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I have to spray coloured lacqer on mdf cabinets and a sitting bench. There are routered exposed edges. Sitting bench in dining room backing onto and exterior window. What do I put on first to seal. Lacquer is white fir one and dark grey for the second units.
 

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I have to spray coloured lacqer on mdf cabinets and a sitting bench. There are routered exposed edges. Sitting bench in dining room backing onto and exterior window. What do I put on first to seal. Lacquer is white fir one and dark grey for the second units.
If the edges are rough, I'd wood bondo them. Then use a lacquer undercoater followed by a topcoat. If you're worried about adhesion with the bondo, put a coat of SealCoat on it before using the undercoater.
 

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Whatever you do, don't use any water-based materials as a first coat. It will make the machined edges all rough. I use Park's grain filler to dress the edges. It is designed for open-grained flooring (like oak). It dries quicker than almost everything else I've tried and sands easier too. I apply it like I'm applying shoe polish. You find it in the big box stores along with the floor finishing products. Its texture is fairly loose and watery, but that works well for this application.

 

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whatever lacquer undercoater is specced for the product. ask the paint store, not us.
Wow thanks for the reply. I was given a can of lacquer that matches the kitchen cupboards. The paint store as you call it is about 900 km from me. So I need a fix. Thanking the other guys for there advice i will follow and seal all exposed edges and go from there.
 

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Wow thanks for the reply. I was given a can of lacquer that matches the kitchen cupboards. The paint store as you call it is about 900 km from me. So I need a fix. Thanking the other guys for there advice i will follow and seal all exposed edges and go from there.
I would still check for compatibility. A quick call to the lacquer manufacturer wouldn't hurt..
 

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I would still check for compatibility. A quick call to the lacquer manufacturer wouldn't hurt..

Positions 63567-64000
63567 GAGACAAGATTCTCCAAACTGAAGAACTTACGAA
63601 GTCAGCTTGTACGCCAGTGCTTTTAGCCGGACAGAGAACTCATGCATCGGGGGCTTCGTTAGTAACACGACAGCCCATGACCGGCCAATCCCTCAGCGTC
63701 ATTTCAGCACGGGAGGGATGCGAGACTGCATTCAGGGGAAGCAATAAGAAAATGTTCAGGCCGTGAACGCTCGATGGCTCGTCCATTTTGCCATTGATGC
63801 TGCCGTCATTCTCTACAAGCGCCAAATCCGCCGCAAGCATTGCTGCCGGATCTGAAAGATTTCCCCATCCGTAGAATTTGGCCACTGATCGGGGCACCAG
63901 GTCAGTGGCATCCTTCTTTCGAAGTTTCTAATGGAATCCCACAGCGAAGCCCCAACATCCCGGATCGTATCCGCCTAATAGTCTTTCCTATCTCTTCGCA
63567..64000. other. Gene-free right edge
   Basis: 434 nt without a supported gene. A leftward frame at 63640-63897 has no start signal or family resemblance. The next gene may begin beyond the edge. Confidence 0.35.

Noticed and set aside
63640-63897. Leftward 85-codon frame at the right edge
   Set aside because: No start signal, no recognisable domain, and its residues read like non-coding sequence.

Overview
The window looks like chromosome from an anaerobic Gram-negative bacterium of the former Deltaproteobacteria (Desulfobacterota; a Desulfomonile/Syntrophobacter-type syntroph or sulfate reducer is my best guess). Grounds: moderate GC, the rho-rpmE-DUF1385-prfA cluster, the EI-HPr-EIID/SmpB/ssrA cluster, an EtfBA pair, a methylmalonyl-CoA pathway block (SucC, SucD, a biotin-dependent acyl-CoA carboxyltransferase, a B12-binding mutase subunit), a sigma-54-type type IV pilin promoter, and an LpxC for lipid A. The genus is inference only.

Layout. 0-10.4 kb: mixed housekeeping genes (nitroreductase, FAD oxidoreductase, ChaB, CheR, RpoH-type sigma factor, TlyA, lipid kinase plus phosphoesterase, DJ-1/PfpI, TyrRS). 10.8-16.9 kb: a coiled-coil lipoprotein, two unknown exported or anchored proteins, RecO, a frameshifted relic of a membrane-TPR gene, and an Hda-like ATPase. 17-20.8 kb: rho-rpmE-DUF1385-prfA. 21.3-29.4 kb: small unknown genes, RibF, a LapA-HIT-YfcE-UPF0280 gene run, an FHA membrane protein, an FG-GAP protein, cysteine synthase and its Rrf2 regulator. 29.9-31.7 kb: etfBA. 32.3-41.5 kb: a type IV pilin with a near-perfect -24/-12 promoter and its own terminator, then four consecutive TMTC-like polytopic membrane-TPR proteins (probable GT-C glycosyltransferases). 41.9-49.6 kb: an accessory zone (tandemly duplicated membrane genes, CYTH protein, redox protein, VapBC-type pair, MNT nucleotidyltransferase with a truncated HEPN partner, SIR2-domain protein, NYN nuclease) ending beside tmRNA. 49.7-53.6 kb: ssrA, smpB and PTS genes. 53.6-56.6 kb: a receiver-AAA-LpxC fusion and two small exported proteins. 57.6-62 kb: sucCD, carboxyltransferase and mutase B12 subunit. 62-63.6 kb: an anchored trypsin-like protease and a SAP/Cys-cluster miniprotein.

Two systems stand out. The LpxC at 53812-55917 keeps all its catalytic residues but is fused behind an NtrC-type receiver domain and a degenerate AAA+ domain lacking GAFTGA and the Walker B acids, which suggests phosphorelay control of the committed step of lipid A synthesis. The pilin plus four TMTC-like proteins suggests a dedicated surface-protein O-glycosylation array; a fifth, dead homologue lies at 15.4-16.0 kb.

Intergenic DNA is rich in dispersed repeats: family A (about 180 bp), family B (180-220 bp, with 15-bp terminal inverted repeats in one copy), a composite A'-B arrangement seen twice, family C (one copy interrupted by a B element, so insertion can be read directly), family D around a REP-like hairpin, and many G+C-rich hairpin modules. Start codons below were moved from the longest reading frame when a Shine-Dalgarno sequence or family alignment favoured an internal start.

Thanks Kevyn, it’s rechileau water base solid lacquer. So I will call them tommorrow. I’m a really good painter but not on the spraying cabinet side. Have sprayed in houses for years all airless. But now being asked to do custom cabinets and boxes and have a new air assist boss bought me but need a little help. Never sprayed solid Color lacquer before and never on mdf routered edges. The cabinet shop that gave me this lacquer just told me now they will give me some waste Color lacquer to prime but it’s all water base. So knowing how it will raise grain, I was wondering if the drywall mud or glue water etc would be a first step to help, or an oil primer.
 

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Thanks Kevyn, it’s rechileau water base solid lacquer. So I will call them tommorrow. I’m a really good painter but not on the spraying cabinet side. Have sprayed in houses for years all airless. But now being asked to do custom cabinets and boxes and have a new air assist boss bought me but need a little help. Never sprayed solid Color lacquer before and never on mdf routered edges. The cabinet shop that gave me this lacquer just told me now they will give me some waste Color lacquer to prime but it’s all water base. So knowing how it will raise grain, I was wondering if the drywall mud or glue water etc would be a first step to help, or an oil primer.
Maybe this has been suggested already and I missed it, but get some samples of the material (or as close as possible) the cabinets are made of and practice on them. Obviously, you really don’t want to learn your spraying techniques on a customer’s cabinets.
 
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